Fall 2012 Course Descriptions

Fall 2012 Level 600 THST Courses
  • THST 600.1 - Foundations of NT
  • THST 611.1 - Islam
  • THST 660.1 - Foundation of Theological Ethics
  • THST 670.1 - Foundations of Pastoral Theology
  • THST 680.1 - Comparative Theology
  • THST 685.1 - Theory of Practical Spiritual Direction
  • THST 687.1 - Psychological Foundations of Spiritual Direction
  • THST 689.1 - Supervised Pastoral Field Education
  • THST 692.1 - Graduate Pro-Seminar
  • THST 695.1 - Comprehensive Exam Seminar
  • THST 698.1 - Liberation Theology
Fall 2012 Level 400 THST Courses
  • THST 498.1 - U.S. Latino Theology
  • THST 498.2 - Contemporary Theological Ethics
  • THST 498.3 - Vatican II and Beyond


Level 600 THST Courses


COURSE TITLE: Foundations of New Testament Theology
COURSE NUMBER: THST 600
SECTION TIMES/DAYS: W, 4:30 – 7:00 pm (Fall 2012)
INSTRUCTOR: Dr. Jeffrey S. Siker

COURSE DESCRIPTION/PRINCIPLE TOPICS
The course objective is to acquire a working knowledge of and appreciation for the literary, historical, social, theological, and pastoral dimensions of the New Testament writings and their worlds. The course also encourages students to make connections between the New Testament writings and contemporary theological/pastoral issues.
The content of the course includes reading the New Testament, and reading extensively in secondary literature on the New Testament and its study. Principle topics include: the gospel traditions, the writings of Paul and the Pauline tradition, hermeneutics, exegetical method, the historical Jesus, the history of interpretation, and appropriating the NT for the interpretation of contemporary theological/pastoral concerns.

STUDENT LEARNING OUTCOMES
1) Students will know both the content of the New Testament writings and various historical, theological, ethical, social, and pastoral issues/approaches associated with the interpretation of the New Testament.
2) Students will be able to engage in detailed exegetical analysis of New Testament passages, both from the Gospels and from the letters of Paul.
3) Students will value critical and constructive approaches to theologizing on the basis of the New Testament writings. Students will also value such critical/constructive uses of the New Testament in contemporary theological discourse.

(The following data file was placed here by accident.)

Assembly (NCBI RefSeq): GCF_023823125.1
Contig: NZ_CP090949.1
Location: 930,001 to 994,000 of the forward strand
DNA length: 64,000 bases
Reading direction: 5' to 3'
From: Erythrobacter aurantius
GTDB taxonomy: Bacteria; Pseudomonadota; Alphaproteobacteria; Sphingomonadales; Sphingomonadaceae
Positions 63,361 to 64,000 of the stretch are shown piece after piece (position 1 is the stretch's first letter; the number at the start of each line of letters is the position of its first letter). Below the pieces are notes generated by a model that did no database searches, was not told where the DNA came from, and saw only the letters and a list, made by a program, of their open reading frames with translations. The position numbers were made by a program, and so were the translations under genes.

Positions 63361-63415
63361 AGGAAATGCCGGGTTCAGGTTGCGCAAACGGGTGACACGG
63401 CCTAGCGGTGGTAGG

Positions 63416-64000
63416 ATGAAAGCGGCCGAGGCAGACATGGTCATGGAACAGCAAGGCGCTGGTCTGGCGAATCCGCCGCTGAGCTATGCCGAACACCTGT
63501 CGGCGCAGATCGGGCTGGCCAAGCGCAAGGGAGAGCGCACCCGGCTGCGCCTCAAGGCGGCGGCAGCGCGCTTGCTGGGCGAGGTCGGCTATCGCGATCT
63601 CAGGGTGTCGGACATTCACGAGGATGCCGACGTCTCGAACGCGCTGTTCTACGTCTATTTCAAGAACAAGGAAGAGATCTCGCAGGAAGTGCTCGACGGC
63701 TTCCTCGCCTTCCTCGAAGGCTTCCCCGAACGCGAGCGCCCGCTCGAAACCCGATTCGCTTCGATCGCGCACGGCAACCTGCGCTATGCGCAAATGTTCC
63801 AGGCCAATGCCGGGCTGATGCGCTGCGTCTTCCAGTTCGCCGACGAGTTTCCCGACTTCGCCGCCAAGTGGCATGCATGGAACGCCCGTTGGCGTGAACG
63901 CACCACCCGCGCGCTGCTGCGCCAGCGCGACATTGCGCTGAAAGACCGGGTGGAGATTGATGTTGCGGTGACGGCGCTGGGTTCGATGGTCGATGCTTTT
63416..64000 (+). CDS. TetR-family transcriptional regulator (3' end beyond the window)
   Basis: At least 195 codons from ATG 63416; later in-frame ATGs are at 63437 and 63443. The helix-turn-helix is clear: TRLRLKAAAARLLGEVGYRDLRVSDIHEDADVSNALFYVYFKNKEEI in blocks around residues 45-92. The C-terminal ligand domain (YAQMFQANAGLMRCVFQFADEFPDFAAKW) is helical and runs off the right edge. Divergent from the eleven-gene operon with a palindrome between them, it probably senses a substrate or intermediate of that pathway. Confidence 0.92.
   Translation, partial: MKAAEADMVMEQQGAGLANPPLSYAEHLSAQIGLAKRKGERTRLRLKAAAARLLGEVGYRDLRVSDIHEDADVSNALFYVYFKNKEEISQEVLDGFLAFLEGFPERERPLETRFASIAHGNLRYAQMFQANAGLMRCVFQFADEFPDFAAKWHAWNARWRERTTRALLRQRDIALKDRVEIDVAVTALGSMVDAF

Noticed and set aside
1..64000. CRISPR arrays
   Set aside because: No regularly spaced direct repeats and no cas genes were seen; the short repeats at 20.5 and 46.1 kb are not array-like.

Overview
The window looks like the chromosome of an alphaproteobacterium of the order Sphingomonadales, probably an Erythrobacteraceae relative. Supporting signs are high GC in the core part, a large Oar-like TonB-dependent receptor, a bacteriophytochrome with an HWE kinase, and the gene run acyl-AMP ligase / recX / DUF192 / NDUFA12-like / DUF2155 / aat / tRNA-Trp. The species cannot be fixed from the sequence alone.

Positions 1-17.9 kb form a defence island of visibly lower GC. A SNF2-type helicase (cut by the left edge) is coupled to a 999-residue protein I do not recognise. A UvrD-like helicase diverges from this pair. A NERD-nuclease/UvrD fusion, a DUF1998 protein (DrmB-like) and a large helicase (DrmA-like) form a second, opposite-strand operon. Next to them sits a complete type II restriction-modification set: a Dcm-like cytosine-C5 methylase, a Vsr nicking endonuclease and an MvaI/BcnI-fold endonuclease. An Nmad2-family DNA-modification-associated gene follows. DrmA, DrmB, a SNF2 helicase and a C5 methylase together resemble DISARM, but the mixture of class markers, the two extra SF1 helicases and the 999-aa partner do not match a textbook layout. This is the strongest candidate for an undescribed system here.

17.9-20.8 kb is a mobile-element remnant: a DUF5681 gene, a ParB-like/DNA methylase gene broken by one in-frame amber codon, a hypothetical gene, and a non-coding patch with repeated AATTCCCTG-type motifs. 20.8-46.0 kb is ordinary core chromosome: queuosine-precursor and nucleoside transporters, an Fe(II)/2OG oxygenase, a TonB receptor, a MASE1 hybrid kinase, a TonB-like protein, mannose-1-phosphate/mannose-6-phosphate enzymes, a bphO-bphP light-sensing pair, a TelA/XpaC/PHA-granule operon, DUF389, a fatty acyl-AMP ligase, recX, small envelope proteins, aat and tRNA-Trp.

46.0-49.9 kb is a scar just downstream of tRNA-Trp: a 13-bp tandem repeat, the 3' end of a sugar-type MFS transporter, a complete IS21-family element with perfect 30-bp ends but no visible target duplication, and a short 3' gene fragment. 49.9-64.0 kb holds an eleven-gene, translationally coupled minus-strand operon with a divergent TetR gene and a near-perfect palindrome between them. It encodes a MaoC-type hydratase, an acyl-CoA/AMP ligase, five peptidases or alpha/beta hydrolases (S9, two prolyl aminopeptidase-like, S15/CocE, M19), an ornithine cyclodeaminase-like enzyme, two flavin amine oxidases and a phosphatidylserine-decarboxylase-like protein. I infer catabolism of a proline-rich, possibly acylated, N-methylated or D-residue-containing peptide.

PREREQUISITES/RECOMMENDED BACKGROUND
none

REQUIRED TEXTS
The New Revised Standard Version of the Bible (or another modern translation)
Aland, Synopsis of the Four Gospels (English Ed)
Brown, An Introduction to the New Testament
Dunn, Unity & Diversity in the New Testament, 2nd ed.
Gorman, Elements of Biblical Exegesis
Schneiders, The Revelatory Text, 2nd ed.

COURSE WORK/EXPECTATIONS
Lecture/discussion
readings
Midterm Exam
two 5-7 page exegetical papers
Final Paper (15-20 pages)
class participation

COURSE TITLE: THST 611: Islam
COURSE NUMBER: THST 611
SECTION TIMES/DAYS: Section 1: Tuesdays, 7:15 to 9:45 pm
INSTRUCTOR: Amir Hussain

COURSE DESCRIPTION/PRINCIPAL TOPICS
This course will introduce students to the Islamic religious tradition. We will begin by reading a book that describes how the news media constructs reality. Having discussed media constructions of Muslim lives, we will then start our study of Islam by examining the historical developments of Islam. We will begin with a discussion of pre-Islamic Arabia before examining the life of the Prophet Muhammad. The Qur’an and the Hadith will also be discussed in this first section. Finally, we will discuss Islamic religious practices and law to end this first section. The second part of the course will examine aspects of Islamic civilization and culture. We will begin with a discussion of the split between Sunni and Shi‘i Islam. Next we will turn to an examination of Sufism, the mystical tradition in Islam. We will then discuss various Muslim communities through an examination of the life of several Muslim cities. In this section, we will discuss aspects of Islamic philosophy. The final part of the course will be concerned with the modern phenomenon of Islam. We will examine themes such as the Nation of Islam, the role of Islam in Canada and the United States, Christian-Muslim dialogue, and the study of Islam after September 11, 2001. The roles of women in Islam will be examined throughout this course.

STUDENT LEARNING OUTCOMES
At the end of this course students will:
1) demonstrate that they will think both empathetically and critically about Islam and Muslims;
2) demonstrate knowledge of the histories and cultures of the Muslim world;
3) demonstrate that they have the ability to interpret texts and other cultural phenomena (such as rituals, myths, architecture) that have religious presuppositions or implications;